WorldCat Identities

Strauch, Ralph E.

Overview
Works: 33 works in 120 publications in 1 language and 1,257 library holdings
Genres: Case studies 
Roles: Author, Editor
Classifications: AS36, 355.48
Publication Timeline
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Most widely held works by Ralph E Strauch
Strategic warning and general war : a look at the conceptual issues by Ralph E Strauch( Book )

7 editions published in 1979 in English and held by 102 WorldCat member libraries worldwide

Explores conceptual issues related to strategic warning of general nuclear war. A 'threat/response cycle' is proposed as a conceptual model of warning situations and used to explore the differences between tactical and strategic warning. Response to strategic warning is discussed, as is the assessment of the utility of strategic warning. (Author)
The reality illusion : how we create the world we experience by Ralph E Strauch( Book )

4 editions published between 1983 and 1989 in English and held by 92 WorldCat member libraries worldwide

Combat operations decisionmaking in tactical air command and control by R. Stockton Gaines( Book )

5 editions published between 1980 and 1981 in English and held by 88 WorldCat member libraries worldwide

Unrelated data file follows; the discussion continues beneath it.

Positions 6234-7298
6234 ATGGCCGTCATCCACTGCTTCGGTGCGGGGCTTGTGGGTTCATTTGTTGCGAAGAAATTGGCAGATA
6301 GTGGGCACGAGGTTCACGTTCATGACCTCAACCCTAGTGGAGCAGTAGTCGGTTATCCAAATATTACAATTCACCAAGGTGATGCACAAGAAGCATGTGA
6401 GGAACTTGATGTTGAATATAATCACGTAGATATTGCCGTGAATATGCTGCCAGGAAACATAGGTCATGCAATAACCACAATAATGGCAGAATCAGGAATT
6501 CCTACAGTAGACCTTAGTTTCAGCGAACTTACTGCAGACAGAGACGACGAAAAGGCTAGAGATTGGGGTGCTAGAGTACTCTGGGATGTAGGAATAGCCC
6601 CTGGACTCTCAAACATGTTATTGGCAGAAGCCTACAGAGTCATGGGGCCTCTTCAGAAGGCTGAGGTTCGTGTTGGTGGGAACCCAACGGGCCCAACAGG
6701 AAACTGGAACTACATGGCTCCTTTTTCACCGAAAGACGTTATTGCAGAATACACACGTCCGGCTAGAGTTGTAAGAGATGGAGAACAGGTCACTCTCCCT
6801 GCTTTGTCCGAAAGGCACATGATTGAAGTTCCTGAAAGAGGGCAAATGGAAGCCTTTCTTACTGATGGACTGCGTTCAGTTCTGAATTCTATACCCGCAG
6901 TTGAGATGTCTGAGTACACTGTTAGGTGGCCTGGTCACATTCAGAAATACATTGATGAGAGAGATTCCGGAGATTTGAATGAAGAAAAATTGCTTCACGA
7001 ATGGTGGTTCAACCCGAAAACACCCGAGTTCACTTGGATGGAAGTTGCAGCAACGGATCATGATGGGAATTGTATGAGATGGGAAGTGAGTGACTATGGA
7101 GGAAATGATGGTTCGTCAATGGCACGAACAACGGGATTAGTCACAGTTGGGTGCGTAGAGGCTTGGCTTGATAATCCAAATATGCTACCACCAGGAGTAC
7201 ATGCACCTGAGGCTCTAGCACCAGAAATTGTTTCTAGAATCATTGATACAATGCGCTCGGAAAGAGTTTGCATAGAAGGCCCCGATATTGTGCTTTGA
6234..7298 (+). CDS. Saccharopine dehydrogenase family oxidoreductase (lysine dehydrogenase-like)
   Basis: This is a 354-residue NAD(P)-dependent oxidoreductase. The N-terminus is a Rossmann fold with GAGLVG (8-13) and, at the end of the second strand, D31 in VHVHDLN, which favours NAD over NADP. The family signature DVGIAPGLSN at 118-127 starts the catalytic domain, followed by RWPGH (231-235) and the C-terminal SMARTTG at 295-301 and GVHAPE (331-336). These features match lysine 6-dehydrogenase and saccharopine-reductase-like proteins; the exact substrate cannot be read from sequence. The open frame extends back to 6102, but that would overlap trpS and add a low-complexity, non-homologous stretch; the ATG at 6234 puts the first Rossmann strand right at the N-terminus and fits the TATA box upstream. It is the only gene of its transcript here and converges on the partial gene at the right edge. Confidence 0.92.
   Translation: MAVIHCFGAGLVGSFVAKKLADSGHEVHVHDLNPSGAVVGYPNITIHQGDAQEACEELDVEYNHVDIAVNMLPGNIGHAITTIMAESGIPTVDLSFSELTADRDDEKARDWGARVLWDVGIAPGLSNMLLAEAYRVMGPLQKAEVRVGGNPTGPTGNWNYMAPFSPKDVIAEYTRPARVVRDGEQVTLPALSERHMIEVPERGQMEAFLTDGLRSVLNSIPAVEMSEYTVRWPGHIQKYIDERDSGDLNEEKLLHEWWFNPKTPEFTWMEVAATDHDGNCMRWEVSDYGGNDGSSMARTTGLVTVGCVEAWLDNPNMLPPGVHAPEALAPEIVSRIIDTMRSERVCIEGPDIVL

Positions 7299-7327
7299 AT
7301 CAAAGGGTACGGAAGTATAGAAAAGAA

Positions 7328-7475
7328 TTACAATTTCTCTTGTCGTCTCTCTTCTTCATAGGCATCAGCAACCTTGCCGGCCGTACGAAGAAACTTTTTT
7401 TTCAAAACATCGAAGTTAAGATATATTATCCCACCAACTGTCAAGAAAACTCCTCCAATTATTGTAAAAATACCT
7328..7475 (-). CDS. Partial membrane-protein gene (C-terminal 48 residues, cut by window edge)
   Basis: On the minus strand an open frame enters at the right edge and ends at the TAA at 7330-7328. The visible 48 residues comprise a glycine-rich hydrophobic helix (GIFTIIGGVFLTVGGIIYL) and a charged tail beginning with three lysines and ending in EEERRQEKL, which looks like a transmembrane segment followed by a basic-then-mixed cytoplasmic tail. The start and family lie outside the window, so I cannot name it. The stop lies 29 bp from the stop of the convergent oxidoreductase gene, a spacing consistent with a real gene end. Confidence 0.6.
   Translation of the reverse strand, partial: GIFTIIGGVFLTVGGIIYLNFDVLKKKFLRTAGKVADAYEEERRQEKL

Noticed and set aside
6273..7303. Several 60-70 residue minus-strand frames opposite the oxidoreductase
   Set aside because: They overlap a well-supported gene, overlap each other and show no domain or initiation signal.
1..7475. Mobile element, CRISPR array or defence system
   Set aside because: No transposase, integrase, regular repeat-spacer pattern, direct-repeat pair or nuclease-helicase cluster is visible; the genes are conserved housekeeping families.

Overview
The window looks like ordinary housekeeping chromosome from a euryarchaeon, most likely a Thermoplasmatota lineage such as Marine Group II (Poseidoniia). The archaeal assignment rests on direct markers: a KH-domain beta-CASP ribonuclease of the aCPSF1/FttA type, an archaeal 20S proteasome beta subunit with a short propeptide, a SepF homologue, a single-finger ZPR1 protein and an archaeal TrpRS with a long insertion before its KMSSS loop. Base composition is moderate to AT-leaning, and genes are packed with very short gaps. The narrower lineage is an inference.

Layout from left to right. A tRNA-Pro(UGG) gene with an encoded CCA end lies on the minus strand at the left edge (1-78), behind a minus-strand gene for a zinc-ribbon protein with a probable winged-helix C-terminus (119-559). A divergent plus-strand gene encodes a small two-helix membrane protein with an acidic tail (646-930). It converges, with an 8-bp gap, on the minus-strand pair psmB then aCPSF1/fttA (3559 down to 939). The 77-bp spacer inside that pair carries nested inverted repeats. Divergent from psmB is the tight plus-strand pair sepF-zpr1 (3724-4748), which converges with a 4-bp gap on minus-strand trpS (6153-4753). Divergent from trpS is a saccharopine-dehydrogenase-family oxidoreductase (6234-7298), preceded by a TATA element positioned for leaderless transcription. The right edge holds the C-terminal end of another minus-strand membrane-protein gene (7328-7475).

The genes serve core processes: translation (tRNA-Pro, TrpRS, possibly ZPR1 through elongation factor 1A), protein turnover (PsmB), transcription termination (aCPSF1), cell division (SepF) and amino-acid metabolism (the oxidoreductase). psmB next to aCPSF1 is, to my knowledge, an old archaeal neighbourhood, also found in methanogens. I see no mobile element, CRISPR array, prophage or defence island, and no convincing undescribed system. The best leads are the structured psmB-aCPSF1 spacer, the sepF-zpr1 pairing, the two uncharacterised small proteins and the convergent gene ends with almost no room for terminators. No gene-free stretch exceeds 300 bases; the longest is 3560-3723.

This note examines the Combat Operations function in tactical air command and control, and explores some of the human and organizational issues related to the use of technology (particularly automation) to support and enhance that function. Command and control of tactical air power involves a combination of people and technology, principally communications and data processing technology, In this note, 'people' issues, and the relationships between the human organizations which comprise the command and control system and the technical systems which support them are examined. The authors focus on the command and control process occurring in the Combat Operations section of a Tactical Air Control Center (TACC). This includes monitoring and managing planned air operations as they occur, and modifying those operations to adjust to changing circumstances. TACC can be thought of as a decisionmaking entity in which incoming information about the state of an ongoing conflict is used to manage the employment of airpower resources. (Author)
A computer aided exercise facility for tactical air command and control evaluation : concepts and design overview by Monti Callero( Book )

5 editions published between 1979 and 1980 in English and held by 82 WorldCat member libraries worldwide